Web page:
Marketing experts like Marc Gobe argue that Apple’s brand is the key to the company’s success. It’s got nothing to do with products like the iMac or iPod. View SlideshowView SlideshowAsk marketers and advertising experts why Mac users are so loyal, and they all cite the same reason: Apple’s brand.
It’s no coincidence that during the late 1980s and early 1990s it was a marketing executive from Pepsi, John Sculley, who turned Apple into the biggest single computer company in the world, with $11 billion in annual sales. Sculley marketed Apple like crazy, boosting the advertising budget from $15 million to $100 million.
“People talk about technology, but Apple was a marketing company,” Sculley told the Guardian newspaper in 1997. “It was the marketing company of the decade.”
The current CEO, Steve Jobs, spent $100 million marketing the iMac, which was a run-away hit. Apple continues to spend lots of money on high-profile ads like the “Switch” campaign, and it shows.
“It’s a really powerful brand,” said Robin Rusch, editor of the Brandchannel.com, which awarded Apple “Brand of the Year” in 2001. “The overwhelming presence of Apple comes through in everything they do.”
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Marketer Marc Gobe, author of Emotional Branding and principal of d/g worldwide, said Apple’s brand is the key to its survival. It’s got nothing to do with innovative products like the iMac or the iPod.
“Without the brand, Apple would be dead,” he said. “Absolutely. Completely. The brand is all they’ve got. The power of their branding is all that keeps them alive. It’s got nothing to do with products.”
Gobe, who hails from France, formulated this view while researching his book, in which he tells how brands have established deep, lasting bonds with their customers.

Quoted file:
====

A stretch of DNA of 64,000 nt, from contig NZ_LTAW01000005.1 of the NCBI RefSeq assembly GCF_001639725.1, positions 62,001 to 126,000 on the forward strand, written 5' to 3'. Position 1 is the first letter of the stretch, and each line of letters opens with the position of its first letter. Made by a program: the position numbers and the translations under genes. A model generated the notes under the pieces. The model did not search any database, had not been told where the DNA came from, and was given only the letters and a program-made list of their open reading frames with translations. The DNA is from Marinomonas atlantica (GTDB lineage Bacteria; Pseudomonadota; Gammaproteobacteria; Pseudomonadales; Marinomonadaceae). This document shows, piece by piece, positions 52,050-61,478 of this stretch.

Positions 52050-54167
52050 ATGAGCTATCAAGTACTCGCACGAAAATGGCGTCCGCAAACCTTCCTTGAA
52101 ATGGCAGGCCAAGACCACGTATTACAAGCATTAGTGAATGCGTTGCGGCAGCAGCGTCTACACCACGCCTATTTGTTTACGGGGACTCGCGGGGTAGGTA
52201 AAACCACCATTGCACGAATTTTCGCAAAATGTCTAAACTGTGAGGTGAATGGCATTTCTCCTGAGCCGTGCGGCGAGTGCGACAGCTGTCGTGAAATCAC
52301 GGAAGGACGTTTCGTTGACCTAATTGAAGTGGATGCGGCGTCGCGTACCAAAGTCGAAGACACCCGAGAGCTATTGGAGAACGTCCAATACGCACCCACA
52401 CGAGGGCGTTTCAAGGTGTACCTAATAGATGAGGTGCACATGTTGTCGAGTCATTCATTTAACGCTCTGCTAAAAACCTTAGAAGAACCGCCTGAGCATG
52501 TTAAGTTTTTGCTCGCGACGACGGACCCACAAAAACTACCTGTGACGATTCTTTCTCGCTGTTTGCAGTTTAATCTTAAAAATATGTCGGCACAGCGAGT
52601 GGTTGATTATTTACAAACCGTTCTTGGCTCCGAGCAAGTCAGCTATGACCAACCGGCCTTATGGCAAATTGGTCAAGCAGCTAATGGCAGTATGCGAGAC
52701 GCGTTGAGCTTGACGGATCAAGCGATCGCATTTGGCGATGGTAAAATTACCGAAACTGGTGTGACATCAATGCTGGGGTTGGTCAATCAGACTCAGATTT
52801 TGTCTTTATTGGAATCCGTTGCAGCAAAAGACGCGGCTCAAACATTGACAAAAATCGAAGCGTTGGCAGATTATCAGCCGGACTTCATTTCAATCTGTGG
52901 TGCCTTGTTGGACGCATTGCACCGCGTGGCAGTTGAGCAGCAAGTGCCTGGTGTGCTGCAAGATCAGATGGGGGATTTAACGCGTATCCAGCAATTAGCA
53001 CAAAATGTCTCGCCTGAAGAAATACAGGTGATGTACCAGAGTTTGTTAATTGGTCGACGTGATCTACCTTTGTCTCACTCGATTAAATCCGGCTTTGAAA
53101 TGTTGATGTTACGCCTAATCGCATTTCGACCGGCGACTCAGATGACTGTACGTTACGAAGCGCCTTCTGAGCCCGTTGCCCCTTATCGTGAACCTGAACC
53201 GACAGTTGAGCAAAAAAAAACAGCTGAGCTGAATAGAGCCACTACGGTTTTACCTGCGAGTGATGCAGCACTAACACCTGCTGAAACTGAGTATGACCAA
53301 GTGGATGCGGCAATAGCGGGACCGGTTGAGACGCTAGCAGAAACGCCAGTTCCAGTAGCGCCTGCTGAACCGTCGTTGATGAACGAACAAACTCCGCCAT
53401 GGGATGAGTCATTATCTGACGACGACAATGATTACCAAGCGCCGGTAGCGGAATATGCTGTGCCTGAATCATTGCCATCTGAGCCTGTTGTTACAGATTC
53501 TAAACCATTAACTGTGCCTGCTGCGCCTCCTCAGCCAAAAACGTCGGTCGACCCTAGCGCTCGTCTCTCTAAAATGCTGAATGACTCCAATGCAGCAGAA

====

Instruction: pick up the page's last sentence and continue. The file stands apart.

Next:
Apple, of course, is the archetypal emotional brand. It’s not just intimate with its customers; it is loved. Other examples are automaker Lexus, retailer Target and outdoor clothing line Patagonia.
“Apple is about imagination, design and innovation,” Gobe said from his office in New York. “It goes beyond commerce. This business should have been dead 10 years ago, but people said we’ve got to support it.”
Gobe is of course referring to Apple’s financial tailspin during the mid-1990s when the company looked in danger of going out of business. At the time, its products were lackluster, its branding a mess.
“Before Steve Jobs came back, the brand was pretty much gone,” he said. “That’s one of the reasons Apple has been rebranded – to rejuvenate the brand.”
Apple abandoned the old rainbow-hued Apple logo in favor of a minimalist monochrome one, gave its computers a funky, colorful look, and streamlined the messages in its advertising. It’s done wonders, Gobe said.
Gobe argued that, in some cases, branding has become as powerful as religion. “People’s connections with brands transcend commerce,” he said. Gobe cited Nike, which sparked customers’ ire when it was revealed the company’s products were assembled in sweatshops.